Question: is WWE ‘ahead of the curve when it comes to accepting sexual orientations’?


Reading that couldn’t help but remind any wrestling fan both of the scores of gay jokes used in storyline to imply that someone is “less of a man”, and of the real-life tragedy of Chris Kanyon.

His book Wrestling Reality is incredibly moving, and he suggests that because people suspected he was gay, he was given the character of a gay professional wrestler to taunt him.

Shortly after leaving WWE, he reports that he told an Ontario crowd that he was not fired due to cutbacks but due to his sexuality.

On the Howard Stern show, Ric Flair argued WWE’s case against Kanyon, pointing out that “there are very successful people in wrestling right now who are gay.”

Kanyon replied: “Yes, but they are not openly gay.”

I absolutely believe Bret Hart to be honest in his tweets – just as I was happy to see so many wrestlers congratulate Darren Young and commend his courage.

But as I said on Thursday, there’s still a lot of covert, unacknowledged fear of homosexuality – not just in wrestling, but in society at large. (Indeed, Hart’s own autobiography happily tells of the times he punched gay men for making a pass at him, but he always let the ladies down gently.)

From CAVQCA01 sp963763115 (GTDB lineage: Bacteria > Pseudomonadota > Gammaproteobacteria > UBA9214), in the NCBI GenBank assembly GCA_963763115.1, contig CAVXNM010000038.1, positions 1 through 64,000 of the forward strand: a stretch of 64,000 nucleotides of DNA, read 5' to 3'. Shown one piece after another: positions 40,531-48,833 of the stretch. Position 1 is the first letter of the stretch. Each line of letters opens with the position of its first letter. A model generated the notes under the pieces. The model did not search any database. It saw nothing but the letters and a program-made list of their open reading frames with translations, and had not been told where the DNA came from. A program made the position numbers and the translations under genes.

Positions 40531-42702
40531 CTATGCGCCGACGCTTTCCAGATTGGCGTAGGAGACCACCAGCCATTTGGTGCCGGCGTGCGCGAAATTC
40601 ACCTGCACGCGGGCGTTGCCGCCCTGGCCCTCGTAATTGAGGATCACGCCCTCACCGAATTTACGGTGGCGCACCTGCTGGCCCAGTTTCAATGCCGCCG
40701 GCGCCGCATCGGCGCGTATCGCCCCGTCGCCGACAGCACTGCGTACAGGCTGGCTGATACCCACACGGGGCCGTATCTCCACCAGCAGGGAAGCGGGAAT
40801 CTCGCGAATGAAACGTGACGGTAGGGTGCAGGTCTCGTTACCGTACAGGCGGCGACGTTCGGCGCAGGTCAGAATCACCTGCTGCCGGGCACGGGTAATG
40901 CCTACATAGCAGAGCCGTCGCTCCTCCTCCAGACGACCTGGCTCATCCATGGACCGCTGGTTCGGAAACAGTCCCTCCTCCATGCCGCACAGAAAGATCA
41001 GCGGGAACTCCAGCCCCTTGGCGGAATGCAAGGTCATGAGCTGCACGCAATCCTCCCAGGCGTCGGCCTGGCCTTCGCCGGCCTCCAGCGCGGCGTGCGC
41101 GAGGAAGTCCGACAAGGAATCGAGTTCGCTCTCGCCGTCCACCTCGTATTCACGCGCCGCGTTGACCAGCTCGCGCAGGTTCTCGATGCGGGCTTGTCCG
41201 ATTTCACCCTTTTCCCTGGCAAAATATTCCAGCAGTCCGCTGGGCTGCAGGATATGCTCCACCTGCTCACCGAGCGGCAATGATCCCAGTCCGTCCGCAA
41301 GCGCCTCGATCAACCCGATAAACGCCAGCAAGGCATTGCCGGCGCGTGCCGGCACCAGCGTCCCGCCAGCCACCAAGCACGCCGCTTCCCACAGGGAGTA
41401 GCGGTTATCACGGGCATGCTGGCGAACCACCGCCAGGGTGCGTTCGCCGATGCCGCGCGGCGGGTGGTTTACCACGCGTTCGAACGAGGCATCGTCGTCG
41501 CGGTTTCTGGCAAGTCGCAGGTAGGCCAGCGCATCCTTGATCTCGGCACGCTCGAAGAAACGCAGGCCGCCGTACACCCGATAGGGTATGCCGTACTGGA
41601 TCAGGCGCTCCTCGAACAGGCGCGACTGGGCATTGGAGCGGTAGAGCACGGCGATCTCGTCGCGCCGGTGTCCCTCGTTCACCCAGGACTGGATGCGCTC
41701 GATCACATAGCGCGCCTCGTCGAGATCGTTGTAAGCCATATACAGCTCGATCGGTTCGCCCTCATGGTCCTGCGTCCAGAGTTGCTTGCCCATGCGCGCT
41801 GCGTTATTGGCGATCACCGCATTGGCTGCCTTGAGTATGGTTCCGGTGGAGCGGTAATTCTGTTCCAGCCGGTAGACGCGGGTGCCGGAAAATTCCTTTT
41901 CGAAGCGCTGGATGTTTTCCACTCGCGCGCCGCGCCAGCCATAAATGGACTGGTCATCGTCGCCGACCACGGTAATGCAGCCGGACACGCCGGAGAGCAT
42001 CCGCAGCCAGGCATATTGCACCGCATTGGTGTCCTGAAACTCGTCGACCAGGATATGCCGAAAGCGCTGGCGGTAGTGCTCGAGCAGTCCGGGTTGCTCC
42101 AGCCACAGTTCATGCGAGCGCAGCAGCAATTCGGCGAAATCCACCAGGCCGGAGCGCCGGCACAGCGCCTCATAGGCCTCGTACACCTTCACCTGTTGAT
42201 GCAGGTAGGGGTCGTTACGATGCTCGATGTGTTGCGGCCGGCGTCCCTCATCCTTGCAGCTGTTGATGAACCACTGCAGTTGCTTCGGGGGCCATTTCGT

Many people reject the idea that sports stars can be role models, or indeed the idea that role models are important. These are probably people who also like to chirp, “Just work hard and you can achieve your dream!”

Kanyon did that. And his dream became a nightmare. Yes, it was for various reasons – he admits as much, and is honest about his mental health problems – but being a closeted gay man afraid to come out because of the reaction he’d get was a contributory factor.

Now young gay people can see Darren Young on TV and think, “I could work for WWE” – that barrier is starting to crumble.

So for all the people continuing to complain about Darren Young’s interview from Thursday, whining that they “don’t care” and “it doesn’t matter”, I can only refer them to Kanyon’s own words:

“I guess I just want to help as many people as I can, because I know that if there was an openly gay wrestler – or a gay person in any sport or job that I could look up to – it would have made it easier for me.”


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